The Office of the United States Trade Representative (USTR) announced the closure of the Generalized System of Preferences (GSP) eligibility reviews with no loss of benefits for three countries: Georgia, Uzbekistan and Indonesia.
“This announcement demonstrates the effective use of the GSP program to improve labor standards and help U.S. businesses and workers succeed,” said U.S. Trade Representative Robert E. Lighthizer. “It also demonstrates the Trump Administration’s commitment to robust monitoring and enforcement of our trade preference programs and underscores that when countries do not meet the congressionally mandated eligibility criteria, we will take action by limiting their preferential duty-free access to the U.S. market.”
USTR is closing the GSP worker rights eligibility review of Uzbekistan opened in 2008. The ILO monitoring program found no systematic use of child labor in the cotton harvest and a continued decline in forced adult labor for the fifth year in a row. The government has criminalized the use of forced adult labor and abolished cotton production quotas. The government has also significantly raised the wage rate for cotton pickers, thereby greatly increasing the pool of voluntary labor. The United States will continue to engage with the Government of Uzbekistan to promote further progress in the elimination of forced labor in Uzbekistan’s cotton harvest.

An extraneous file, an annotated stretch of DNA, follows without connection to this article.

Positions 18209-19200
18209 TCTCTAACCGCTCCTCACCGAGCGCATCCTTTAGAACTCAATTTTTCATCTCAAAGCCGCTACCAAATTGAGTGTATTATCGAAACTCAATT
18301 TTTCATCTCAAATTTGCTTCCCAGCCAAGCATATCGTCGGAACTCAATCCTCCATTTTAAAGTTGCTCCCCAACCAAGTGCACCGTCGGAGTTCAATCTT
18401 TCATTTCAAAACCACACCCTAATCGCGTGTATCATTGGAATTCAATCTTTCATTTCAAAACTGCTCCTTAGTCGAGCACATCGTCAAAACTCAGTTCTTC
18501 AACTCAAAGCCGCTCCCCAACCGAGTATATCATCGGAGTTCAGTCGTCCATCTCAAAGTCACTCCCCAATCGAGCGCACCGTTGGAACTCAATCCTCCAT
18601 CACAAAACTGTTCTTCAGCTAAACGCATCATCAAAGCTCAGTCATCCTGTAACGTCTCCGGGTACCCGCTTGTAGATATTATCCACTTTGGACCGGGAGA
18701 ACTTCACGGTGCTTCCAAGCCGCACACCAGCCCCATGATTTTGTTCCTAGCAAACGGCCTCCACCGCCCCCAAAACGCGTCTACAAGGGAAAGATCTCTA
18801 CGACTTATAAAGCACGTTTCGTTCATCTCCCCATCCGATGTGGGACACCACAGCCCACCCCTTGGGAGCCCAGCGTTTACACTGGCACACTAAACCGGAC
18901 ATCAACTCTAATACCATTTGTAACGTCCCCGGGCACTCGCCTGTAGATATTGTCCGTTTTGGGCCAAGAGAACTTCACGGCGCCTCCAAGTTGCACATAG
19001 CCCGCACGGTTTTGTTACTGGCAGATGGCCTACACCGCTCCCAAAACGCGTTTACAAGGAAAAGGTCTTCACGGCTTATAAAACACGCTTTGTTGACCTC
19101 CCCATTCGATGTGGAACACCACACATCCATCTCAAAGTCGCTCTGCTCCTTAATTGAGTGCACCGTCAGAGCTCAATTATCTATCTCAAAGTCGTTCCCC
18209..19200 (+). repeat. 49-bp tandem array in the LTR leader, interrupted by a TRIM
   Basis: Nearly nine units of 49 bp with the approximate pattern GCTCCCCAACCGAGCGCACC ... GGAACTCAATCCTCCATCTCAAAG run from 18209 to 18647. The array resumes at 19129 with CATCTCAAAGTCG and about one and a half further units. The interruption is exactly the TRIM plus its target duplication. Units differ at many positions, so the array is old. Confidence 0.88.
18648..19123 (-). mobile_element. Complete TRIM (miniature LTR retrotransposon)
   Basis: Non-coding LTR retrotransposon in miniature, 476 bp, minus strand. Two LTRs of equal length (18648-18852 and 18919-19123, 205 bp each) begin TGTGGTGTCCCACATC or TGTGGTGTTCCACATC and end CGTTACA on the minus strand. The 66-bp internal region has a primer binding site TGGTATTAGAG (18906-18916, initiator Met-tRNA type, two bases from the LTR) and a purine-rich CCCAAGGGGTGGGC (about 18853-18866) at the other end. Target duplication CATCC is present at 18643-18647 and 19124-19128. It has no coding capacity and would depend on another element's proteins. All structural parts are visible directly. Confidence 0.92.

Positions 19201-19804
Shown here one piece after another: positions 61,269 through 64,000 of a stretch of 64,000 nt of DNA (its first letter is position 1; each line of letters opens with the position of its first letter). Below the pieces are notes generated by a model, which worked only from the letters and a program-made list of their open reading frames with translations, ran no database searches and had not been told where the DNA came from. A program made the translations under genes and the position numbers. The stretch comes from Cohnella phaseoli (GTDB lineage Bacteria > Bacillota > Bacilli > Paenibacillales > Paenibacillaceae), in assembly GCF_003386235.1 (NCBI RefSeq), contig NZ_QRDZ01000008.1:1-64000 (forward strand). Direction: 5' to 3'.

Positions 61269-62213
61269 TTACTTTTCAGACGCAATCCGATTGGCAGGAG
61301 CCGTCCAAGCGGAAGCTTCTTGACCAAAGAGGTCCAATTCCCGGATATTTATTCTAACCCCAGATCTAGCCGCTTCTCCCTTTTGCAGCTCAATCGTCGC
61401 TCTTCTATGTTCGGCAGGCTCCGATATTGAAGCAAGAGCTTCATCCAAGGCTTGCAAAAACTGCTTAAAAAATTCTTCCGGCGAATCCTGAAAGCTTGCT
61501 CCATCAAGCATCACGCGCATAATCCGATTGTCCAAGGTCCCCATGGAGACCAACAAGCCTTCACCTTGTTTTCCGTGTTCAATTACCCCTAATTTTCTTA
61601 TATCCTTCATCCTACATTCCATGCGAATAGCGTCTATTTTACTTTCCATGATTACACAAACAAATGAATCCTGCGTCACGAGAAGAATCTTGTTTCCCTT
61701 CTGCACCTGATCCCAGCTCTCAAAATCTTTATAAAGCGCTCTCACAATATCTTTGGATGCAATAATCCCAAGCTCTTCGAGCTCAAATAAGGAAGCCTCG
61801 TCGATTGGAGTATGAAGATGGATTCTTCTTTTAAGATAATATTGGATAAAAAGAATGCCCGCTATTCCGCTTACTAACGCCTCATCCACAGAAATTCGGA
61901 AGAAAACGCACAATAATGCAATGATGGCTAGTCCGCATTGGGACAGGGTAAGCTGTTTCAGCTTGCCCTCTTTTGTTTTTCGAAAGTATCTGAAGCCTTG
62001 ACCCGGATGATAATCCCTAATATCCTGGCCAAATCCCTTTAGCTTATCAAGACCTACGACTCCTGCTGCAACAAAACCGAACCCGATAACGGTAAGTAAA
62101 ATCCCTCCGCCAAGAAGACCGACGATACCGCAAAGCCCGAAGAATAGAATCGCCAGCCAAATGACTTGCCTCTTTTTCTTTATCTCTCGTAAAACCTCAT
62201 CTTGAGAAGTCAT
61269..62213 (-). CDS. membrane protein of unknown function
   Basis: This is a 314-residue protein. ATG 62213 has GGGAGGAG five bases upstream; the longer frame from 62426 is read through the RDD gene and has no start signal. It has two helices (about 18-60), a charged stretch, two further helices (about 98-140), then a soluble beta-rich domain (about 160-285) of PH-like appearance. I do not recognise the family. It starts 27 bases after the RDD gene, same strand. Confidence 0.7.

GSP, the largest and oldest U.S. trade preference program, is designed to promote economic development by allowing duty-free entry into the United States for 3,500 products from the 119 designated beneficiary countries and territories. To remain eligible for these advantages, beneficiary countries must comply with 15 statutory eligibility criteria, including taking steps to afford internationally recognized worker rights, providing adequate and effective protection of intellectual property rights, and assuring equitable and reasonable access to its markets.